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Applied Optics

Applied Optics


  • Vol. 22, Iss. 8 — Apr. 15, 1983
  • pp: 1149–1159

Static-wavelength independent radiation attenuator

Paul L. Csonka  »View Author Affiliations

Applied Optics, Vol. 22, Issue 8, pp. 1149-1159 (1983)

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The static radiation attenuator consists of one or several layers of absorbing material into which randomly distributed holes are drilled. The attenuator needs no moving parts and reduces not only the time averaged but also the instantaneous brightness, and reduction by an arbitrarily large factor can be easily achieved. The transmitted intensity fluctuates randomly as a function of spatial position, but the expected fluctuation can be evaluated and can be made arbitrarily small. Various properties of the device are explored.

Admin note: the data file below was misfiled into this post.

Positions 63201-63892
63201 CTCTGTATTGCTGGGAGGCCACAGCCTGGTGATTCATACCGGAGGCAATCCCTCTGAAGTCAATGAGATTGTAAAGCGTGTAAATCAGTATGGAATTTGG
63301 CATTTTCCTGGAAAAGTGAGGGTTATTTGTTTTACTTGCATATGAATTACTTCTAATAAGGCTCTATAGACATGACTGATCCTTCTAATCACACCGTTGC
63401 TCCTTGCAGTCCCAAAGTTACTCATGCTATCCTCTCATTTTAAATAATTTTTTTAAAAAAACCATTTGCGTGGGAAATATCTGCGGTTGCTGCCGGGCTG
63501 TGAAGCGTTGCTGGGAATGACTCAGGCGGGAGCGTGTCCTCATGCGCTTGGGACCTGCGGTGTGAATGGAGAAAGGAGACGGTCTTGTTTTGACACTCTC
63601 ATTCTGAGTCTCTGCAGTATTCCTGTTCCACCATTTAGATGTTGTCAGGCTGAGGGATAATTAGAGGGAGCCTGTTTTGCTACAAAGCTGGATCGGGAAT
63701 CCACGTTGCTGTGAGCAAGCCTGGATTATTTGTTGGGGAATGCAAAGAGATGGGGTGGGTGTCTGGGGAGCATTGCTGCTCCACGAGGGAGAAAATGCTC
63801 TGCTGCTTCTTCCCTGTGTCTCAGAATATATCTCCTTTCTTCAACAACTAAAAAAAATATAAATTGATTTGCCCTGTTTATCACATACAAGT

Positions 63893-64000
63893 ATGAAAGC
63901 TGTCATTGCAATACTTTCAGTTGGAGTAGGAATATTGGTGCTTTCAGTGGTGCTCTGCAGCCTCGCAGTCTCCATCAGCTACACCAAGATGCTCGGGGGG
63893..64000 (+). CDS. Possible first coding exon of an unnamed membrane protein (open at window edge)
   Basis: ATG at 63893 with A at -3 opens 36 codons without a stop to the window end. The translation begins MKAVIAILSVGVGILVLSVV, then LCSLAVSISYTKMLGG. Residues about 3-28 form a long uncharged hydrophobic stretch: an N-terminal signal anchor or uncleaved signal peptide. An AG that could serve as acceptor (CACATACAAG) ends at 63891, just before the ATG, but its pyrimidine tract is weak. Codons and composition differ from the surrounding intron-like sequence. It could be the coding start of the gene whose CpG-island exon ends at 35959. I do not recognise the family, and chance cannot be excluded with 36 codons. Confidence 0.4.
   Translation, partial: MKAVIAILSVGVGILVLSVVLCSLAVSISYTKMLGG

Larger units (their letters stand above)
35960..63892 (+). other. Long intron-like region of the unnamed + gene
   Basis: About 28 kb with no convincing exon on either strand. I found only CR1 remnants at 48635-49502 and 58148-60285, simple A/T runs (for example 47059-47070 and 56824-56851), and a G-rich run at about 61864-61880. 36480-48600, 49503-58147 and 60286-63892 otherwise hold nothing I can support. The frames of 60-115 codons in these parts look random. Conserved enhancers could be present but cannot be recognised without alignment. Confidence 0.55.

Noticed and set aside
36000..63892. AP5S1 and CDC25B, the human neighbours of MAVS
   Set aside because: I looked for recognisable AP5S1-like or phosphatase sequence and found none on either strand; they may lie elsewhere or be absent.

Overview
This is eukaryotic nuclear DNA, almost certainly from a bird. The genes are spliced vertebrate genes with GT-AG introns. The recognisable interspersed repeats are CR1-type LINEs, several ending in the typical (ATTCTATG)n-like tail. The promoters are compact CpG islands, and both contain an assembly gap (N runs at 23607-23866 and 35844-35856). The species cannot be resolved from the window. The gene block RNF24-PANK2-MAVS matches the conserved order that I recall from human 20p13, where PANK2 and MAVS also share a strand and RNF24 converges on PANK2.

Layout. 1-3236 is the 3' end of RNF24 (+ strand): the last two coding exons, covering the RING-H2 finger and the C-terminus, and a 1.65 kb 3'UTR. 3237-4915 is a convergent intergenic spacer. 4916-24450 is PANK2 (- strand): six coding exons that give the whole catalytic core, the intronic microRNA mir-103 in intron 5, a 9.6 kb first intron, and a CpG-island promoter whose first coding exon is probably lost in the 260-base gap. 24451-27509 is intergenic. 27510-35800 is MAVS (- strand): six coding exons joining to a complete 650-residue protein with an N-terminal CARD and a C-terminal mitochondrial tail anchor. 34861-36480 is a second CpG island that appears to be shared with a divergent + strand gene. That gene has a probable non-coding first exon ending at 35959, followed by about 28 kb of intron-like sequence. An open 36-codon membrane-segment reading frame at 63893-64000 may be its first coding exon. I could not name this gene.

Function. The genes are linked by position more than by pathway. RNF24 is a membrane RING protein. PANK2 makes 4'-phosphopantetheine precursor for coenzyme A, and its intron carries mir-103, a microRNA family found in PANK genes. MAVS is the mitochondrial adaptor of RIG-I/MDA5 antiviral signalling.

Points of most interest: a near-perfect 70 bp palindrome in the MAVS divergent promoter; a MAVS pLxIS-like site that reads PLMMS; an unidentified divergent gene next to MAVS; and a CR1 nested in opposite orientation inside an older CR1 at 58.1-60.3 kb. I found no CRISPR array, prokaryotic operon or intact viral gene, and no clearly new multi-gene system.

© 1983 Optical Society of America

Original Manuscript: October 20, 1982
Published: April 15, 1983

Paul L. Csonka, "Static-wavelength independent radiation attenuator," Appl. Opt. 22, 1149-1159 (1983)

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  1. A device of this type was recently designed by R. O. Tatchyn to be used in conjunction with synchrotron radiation x rays.
  2. J. D. Jackson, Classical Electrodynamics (Wiley, New York, 1962), Chap. 9.
  3. Exposure is defined in Sec. II.G.
  4. It is assumed that σi ≫ λ. To a good approximation the whole beam is normally incident.
  5. Because the effective illuminated area will not deviate by more than a factor of ≈4, even for points near the edges of the illuminated detector area, for points beyond the boundary of the illuminated area the fluctuation can be larger but is of little interest since hardly any photons will arrive there.
  6. Here we assume that each pinhole receives the same amount of exposure. If that is not the case, each has to be weighted according to the exposure it receives.
  7. Diffraction by previous attenuator layers will cause part of the radiation to deviate from normal incidence. This deviation is governed by λ/ri. We continue to assume λ/ri ≪ 1 and neglect it.

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